The new CodeRED weather warning system put in place by area counties, including Clinton, a few months ago, is now online for residents who have registered to receive severe weather warnings with the company, according to Director of Disaster and Emergency Services (DES) Lonnie Scott.
The system was put in place with funds provided by the U.S. Department of Homeland Security and Kentucky Office of Homeland Security and involves counties that could be affected by any type of breech in the Wolf Creek Dam, which is now going through the final months of rehabilitation construction.
Scott said earlier this week that the system hadn’t been used as of yet, as there have been no severe weather warnings issued specifically for Clinton County since the new service has been put in place.
The CodeRED system can be used to send critical communications, from evacuation notices to missing children alerts.
The weather alerts send messages to your phone moments after a severe thunderstorm, flash flood, or tornado warning is issued by the National Weather Service. Those receiving calls will know it is from CodeRED when they see 800-566-9780. If you’d like to hear the last message delivered to your phone, simply dial the number back.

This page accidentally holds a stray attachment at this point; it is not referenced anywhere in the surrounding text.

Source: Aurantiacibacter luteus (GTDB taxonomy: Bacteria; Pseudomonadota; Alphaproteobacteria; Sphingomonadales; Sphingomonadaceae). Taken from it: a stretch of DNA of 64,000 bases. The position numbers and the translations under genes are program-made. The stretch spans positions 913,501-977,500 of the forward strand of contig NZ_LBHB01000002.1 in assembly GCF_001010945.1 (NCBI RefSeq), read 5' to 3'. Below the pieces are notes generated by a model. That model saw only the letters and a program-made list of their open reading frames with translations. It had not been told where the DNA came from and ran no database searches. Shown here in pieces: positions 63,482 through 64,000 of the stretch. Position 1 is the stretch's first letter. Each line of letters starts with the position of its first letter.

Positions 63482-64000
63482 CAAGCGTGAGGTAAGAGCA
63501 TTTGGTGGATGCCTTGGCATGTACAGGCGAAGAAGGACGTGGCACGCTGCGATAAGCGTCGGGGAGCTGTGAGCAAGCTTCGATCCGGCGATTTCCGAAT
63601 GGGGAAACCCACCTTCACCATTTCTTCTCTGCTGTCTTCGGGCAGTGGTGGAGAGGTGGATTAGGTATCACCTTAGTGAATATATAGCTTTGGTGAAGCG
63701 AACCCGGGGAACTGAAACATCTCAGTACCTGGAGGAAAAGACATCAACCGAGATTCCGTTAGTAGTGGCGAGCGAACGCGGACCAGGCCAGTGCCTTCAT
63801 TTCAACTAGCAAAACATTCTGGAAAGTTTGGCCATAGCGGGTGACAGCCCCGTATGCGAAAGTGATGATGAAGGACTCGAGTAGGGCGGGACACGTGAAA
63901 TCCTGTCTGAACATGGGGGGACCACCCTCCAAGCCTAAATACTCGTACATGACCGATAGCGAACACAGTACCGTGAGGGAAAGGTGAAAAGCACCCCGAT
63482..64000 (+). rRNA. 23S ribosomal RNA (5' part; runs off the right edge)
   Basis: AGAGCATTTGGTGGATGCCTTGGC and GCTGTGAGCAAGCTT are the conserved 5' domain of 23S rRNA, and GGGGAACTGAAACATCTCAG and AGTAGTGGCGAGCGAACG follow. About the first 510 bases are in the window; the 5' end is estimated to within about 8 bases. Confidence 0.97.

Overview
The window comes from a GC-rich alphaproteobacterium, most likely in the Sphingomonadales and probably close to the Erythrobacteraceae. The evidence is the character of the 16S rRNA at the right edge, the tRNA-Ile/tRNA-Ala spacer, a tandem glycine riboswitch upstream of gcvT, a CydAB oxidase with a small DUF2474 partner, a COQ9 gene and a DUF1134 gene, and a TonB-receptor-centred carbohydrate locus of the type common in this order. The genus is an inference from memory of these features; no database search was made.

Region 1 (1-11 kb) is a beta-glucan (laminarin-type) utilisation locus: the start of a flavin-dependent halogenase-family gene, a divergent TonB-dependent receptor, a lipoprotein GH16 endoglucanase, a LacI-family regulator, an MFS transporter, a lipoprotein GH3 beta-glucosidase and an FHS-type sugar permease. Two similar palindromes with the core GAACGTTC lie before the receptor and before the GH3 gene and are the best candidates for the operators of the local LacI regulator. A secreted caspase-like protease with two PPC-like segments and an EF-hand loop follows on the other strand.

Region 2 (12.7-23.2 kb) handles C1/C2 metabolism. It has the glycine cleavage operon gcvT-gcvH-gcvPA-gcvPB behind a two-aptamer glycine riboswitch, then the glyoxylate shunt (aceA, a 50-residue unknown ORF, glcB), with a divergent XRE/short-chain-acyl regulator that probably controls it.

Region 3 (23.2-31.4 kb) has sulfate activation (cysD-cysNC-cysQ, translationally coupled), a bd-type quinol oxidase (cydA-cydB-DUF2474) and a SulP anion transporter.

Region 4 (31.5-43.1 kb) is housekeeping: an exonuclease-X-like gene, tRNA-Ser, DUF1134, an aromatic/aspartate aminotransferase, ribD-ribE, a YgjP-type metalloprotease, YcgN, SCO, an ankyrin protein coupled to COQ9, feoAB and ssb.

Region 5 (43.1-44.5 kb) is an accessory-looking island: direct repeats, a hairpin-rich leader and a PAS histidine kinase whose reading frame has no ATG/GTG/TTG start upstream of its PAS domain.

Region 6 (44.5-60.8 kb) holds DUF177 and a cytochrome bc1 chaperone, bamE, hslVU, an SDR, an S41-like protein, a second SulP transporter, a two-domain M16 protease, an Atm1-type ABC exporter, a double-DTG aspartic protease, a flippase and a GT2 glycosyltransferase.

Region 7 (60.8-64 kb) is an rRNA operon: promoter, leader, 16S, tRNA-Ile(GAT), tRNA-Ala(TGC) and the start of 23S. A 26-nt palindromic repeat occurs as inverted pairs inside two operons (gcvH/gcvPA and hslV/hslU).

Residents can sign up to receive alerts for any combination of severe weather warnings and other notifications by logging on to http://R911SignUp.com.
For more information on the new alert system and how to access the service, go to the above website or contact DES Director Scott.
Spring weather, which usually means the potential for more severe storms, is just around the corner and Scott said the 13 tornado sirens in the county (three of which are inside the Albany City Limits) would be tested in early March and any problems with any of the sirens would be addressed prior to the storm season.
The DES director also noted that the grant that had been applied for to add “safe rooms” in various parts of the county was turned down. Although there is still a possibility that some type of funding may be available in the future for such a project, he said that Hazard Mitigation fund requests could drag on two or three years.
Finally, 911 Dispatch is trying to secure funds for new equipment that will match with new KSP remote equipment, which is being upgraded. The new equipment would still allow remote emergency calls from cell phones to be dispatched to state police, Scott added. He continued, however, that state police posts received funding through the state for their new equipment but that it was much harder for smaller counties to come up with the funds necessary for the upgrades.